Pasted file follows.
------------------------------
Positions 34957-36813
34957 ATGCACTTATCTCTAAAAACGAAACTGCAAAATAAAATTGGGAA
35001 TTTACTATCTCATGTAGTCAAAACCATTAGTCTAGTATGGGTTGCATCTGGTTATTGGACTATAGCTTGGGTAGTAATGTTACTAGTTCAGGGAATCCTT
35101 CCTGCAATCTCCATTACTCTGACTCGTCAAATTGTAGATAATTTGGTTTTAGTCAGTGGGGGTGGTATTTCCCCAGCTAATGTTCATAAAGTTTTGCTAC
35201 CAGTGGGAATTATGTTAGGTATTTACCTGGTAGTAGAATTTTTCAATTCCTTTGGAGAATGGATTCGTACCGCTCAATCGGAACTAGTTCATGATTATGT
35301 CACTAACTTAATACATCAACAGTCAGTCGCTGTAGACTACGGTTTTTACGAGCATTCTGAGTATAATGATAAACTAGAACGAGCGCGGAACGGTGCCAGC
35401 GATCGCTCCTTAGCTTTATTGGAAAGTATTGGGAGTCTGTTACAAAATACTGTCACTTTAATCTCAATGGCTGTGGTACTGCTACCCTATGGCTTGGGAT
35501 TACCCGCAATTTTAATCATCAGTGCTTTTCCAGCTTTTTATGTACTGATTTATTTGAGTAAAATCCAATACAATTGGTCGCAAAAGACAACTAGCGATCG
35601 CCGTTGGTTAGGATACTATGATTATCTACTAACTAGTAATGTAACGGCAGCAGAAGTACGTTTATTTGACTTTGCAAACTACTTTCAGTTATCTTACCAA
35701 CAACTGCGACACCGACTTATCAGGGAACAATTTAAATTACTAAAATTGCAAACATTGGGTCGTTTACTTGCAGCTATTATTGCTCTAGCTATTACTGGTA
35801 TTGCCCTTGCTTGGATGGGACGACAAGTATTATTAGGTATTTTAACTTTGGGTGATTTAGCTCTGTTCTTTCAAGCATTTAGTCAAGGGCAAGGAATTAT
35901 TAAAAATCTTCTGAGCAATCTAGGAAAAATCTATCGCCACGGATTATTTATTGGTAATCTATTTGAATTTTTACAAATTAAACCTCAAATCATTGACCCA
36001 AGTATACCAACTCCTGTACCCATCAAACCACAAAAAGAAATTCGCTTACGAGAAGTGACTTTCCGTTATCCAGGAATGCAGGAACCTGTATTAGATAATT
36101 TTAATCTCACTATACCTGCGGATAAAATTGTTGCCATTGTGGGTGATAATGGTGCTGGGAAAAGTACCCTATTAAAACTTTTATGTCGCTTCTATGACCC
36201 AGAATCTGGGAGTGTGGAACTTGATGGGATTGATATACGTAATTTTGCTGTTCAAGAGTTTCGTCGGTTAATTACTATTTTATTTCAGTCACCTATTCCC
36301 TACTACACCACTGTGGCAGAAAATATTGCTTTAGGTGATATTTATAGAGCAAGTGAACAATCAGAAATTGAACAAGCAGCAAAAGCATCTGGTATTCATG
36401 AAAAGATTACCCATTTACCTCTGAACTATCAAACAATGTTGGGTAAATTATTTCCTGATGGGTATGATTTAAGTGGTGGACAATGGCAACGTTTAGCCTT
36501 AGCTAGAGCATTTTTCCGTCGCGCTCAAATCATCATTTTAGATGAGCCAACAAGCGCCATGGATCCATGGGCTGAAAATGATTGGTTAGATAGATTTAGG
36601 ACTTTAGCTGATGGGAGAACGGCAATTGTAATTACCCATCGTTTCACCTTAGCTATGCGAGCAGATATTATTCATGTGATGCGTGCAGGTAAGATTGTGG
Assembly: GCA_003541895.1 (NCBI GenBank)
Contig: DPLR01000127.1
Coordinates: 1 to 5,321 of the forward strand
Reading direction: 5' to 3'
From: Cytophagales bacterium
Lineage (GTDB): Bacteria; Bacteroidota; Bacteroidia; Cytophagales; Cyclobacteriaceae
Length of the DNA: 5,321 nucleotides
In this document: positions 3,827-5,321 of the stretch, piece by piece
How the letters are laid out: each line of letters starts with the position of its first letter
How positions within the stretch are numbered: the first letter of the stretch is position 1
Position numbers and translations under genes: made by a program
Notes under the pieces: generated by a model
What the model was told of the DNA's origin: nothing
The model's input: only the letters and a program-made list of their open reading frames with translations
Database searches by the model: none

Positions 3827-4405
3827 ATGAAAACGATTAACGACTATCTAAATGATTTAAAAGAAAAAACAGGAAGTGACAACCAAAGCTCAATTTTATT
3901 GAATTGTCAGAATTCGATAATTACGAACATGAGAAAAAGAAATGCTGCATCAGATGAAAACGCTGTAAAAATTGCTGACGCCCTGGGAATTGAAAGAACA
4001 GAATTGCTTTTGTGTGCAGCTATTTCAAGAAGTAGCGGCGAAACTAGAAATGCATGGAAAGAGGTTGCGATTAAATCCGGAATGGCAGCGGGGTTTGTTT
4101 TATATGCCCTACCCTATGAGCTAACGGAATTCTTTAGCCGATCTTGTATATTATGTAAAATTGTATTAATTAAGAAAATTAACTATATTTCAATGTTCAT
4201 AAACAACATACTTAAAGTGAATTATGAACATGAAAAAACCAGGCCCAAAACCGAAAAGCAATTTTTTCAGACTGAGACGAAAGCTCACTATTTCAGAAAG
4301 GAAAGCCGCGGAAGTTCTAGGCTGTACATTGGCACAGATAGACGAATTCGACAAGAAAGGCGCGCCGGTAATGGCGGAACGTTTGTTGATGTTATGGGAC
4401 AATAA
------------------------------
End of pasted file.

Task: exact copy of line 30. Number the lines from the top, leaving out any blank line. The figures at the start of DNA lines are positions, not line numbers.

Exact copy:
Position numbers and translations under genes: made by a program